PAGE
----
Lancaster’s City Hall building is a lot of things: a beautiful example of our city’s historic architecture. Conveniently located downtown near plenty of places I can buy coffee - home to our awesome city officials. But did you know that City Hall is also home to an art gallery?
When the City Hall Annex was finished in 2014, The City decided to set aside space on the first floor to feature rotating exhibits by local artists. The fact that the Gallery exists at all really shows the City’s commitment to supporting Lancaster’s arts scene. Anyone interested in being featured is welcome to submit a sample of their work and an artist’s statement, and anyone at all interested in art is welcome to come and check out the Gallery. If I were you, I would make a point of doing that soon, because you don’t want to miss the current exhibit “Home,” by long-time Lancaster arts-force Angie Hohenadel.
“Home” is an exhibit of prints and paint-and-ink renderings and reimagining’s of Lancaster. The colors muted, the lines playful, Hohenadel chiefly builds houses and plants into the exhibit’s key motifs. The homes evoke a quiet, domestic life, while the gardens and plants represent growth in its general form, good or bad, organic or unnatural. The cityscapes Hohenadel depicts are completely free of people. We see the containers of human life, but not the humans. In dwelling purely upon these dwelling-spaces, then, the viewer is left with their own meditations, their own memories, nostalgia, and ideas of the future, to make Hohenadel’s houses feel like “Home.”
I, Office of Public Art intern (alas, for only a week longer), was lucky enough to take in the whole City Hall Gallery experience from soup to nuts. That is, from taking down the old exhibit—a really stellar series of photographs taken by Lancaster Country Day students from a class trip to Rome—to arranging, hanging, and eventually hosting the First Friday reception of, Angie’s exhibit. I helped Tracy Beyl, our Public Art Manager to the stars, Angie, and the City carpenter Lee Smith (yes, we have a City carpenter) install “Home” on the first of July.
I’m an American Studies major, reader, and I had never worked in an art gallery before. I had never even considered I would ever work in an art gallery. That’s not out of any opposition to galleries, of course, just more of a polite awareness that I was never really meant for them, perhaps the same way I innately understood to stay away from athletics after I got a concussion in marching band. But from one relative civilian in the art world to another, I’m going to let you in on something about galleries. I am here to tell you that galleries are WORK. You may stroll along a wall of glassy, perfectly-level paintings freely, blissful and arrogant in your ignorance, but I? I will never take those meticulously-spaced frames for granted again. You do not know how much math, measuring, and patience go into each one of those spaces, trust me.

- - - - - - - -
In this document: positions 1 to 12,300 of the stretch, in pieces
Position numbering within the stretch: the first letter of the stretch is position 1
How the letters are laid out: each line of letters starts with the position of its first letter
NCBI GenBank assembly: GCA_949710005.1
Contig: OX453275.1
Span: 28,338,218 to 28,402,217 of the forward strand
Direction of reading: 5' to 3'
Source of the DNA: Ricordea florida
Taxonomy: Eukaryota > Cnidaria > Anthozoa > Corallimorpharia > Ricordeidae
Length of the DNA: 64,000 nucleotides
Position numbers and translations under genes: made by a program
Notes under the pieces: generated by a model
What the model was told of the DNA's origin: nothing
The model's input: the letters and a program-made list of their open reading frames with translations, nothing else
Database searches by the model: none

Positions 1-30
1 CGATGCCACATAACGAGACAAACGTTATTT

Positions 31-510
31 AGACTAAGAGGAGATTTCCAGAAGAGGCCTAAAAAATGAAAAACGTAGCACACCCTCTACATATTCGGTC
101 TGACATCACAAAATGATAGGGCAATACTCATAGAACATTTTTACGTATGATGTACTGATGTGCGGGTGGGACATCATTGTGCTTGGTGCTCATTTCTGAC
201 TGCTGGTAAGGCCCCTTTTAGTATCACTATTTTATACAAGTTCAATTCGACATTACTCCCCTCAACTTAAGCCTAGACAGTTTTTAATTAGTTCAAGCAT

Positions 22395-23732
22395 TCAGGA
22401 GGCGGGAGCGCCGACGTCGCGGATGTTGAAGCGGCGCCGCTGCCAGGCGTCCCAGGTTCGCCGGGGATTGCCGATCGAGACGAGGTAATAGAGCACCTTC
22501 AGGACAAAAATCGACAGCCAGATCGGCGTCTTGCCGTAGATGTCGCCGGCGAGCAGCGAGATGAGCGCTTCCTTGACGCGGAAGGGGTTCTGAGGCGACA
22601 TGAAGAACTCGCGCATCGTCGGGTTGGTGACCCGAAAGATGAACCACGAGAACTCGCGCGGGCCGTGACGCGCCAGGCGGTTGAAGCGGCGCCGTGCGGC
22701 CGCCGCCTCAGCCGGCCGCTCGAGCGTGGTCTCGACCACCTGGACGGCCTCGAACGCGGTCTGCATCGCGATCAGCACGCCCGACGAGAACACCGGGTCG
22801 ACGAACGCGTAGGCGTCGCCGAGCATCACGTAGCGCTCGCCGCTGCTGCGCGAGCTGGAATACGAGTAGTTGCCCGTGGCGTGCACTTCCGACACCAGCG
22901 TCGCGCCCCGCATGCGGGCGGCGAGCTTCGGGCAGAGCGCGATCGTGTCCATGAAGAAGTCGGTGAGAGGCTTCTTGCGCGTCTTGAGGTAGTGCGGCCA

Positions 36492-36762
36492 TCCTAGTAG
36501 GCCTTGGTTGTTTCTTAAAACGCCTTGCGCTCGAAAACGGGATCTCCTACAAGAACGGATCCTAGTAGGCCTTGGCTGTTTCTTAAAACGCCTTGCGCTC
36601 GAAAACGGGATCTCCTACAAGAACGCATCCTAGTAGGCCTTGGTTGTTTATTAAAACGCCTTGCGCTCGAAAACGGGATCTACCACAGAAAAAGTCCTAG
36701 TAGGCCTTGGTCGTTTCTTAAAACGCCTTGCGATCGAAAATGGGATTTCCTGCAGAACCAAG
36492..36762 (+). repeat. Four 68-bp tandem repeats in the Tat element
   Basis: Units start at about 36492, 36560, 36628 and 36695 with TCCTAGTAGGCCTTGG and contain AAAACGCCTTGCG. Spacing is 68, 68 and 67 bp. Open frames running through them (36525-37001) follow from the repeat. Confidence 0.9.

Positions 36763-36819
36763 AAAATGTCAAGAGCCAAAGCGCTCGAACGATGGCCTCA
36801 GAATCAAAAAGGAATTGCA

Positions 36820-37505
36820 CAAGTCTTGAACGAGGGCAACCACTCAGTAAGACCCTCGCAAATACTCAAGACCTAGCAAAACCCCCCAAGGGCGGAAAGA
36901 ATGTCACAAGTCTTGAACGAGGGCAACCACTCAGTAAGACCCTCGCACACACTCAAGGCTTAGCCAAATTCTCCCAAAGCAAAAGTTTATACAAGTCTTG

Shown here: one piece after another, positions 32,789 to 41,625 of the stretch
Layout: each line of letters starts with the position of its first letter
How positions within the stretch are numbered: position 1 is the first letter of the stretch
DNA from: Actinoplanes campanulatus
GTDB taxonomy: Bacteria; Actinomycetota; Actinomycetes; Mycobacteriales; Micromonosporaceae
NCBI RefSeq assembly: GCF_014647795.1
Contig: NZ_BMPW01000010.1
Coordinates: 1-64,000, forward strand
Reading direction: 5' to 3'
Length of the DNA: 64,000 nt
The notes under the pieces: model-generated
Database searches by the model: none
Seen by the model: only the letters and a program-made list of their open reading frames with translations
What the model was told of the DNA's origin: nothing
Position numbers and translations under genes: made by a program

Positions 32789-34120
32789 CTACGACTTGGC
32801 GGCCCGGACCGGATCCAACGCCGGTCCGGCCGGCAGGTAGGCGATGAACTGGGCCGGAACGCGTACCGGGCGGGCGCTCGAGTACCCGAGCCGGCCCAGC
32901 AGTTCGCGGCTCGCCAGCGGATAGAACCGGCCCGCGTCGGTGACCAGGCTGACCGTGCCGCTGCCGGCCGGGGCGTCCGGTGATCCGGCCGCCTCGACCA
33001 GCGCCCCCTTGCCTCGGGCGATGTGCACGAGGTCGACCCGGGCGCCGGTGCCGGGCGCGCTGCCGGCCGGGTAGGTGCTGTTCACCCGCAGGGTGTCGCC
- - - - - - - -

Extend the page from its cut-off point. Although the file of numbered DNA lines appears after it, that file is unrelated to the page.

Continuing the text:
But the mathematics aside, I can’t stress how enjoyable it was to be a part of the City Hall Gallery. Getting to help out with “Home”— meeting Angie and being seriously impressed, informing Lee while he hung the paintings that they were crooked, doing very little to fix that problem myself, getting to look oh-so-professional at the opening reception in July—was such a treat. I’m lucky I got this crash-course. I’m grateful I got to have this experience.
The City Hall Gallery shows rotate every two months. “Home” is going to stay up until September, so August is your chance to take in this killer exhibit and treat yourself. Remember, the Gallery is free and open to all on every First Friday, and there’s even a reception where you can meet great artists like Angie, eat some cookies, and enjoy the general aura of good, arty vibes here. Next time you’re downtown, experience this great exhibit for yourself, and see just one bit of what makes our City Hall—and really, our city—so cool.